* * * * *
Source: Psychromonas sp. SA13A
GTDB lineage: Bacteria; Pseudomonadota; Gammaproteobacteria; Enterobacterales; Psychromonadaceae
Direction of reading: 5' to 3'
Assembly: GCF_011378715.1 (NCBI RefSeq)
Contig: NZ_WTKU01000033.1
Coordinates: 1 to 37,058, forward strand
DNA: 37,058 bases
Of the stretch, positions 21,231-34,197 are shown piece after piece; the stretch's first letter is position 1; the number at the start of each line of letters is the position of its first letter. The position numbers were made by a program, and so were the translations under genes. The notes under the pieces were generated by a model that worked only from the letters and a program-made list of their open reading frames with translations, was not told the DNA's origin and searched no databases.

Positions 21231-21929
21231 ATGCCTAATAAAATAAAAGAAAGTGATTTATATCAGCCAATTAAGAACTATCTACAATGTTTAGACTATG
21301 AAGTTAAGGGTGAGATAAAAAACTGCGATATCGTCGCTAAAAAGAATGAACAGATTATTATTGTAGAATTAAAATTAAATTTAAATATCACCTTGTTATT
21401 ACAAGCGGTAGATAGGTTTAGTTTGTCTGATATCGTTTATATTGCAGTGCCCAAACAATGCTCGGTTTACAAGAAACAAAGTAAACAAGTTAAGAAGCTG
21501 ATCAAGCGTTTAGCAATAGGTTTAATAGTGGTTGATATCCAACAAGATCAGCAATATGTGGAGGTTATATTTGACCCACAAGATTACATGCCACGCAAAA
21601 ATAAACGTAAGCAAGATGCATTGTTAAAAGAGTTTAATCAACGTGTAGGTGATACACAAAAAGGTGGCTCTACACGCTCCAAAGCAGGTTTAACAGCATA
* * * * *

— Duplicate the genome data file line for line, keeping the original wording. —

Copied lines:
Source: Psychromonas sp. SA13A
GTDB lineage: Bacteria; Pseudomonadota; Gammaproteobacteria; Enterobacterales; Psychromonadaceae
Direction of reading: 5' to 3'
Assembly: GCF_011378715.1 (NCBI RefSeq)
Contig: NZ_WTKU01000033.1
Coordinates: 1 to 37,058, forward strand
DNA: 37,058 bases
Of the stretch, positions 21,231-34,197 are shown piece after piece; the stretch's first letter is position 1; the number at the start of each line of letters is the position of its first letter. The position numbers were made by a program, and so were the translations under genes. The notes under the pieces were generated by a model that worked only from the letters and a program-made list of their open reading frames with translations, was not told the DNA's origin and searched no databases.

Positions 21231-21929
21231 ATGCCTAATAAAATAAAAGAAAGTGATTTATATCAGCCAATTAAGAACTATCTACAATGTTTAGACTATG
21301 AAGTTAAGGGTGAGATAAAAAACTGCGATATCGTCGCTAAAAAGAATGAACAGATTATTATTGTAGAATTAAAATTAAATTTAAATATCACCTTGTTATT
21401 ACAAGCGGTAGATAGGTTTAGTTTGTCTGATATCGTTTATATTGCAGTGCCCAAACAATGCTCGGTTTACAAGAAACAAAGTAAACAAGTTAAGAAGCTG
21501 ATCAAGCGTTTAGCAATAGGTTTAATAGTGGTTGATATCCAACAAGATCAGCAATATGTGGAGGTTATATTTGACCCACAAGATTACATGCCACGCAAAA
21601 ATAAACGTAAGCAAGATGCATTGTTAAAAGAGTTTAATCAACGTGTAGGTGATACACAAAAAGGTGGCTCTACACGCTCCAAAGCAGGTTTAACAGCATA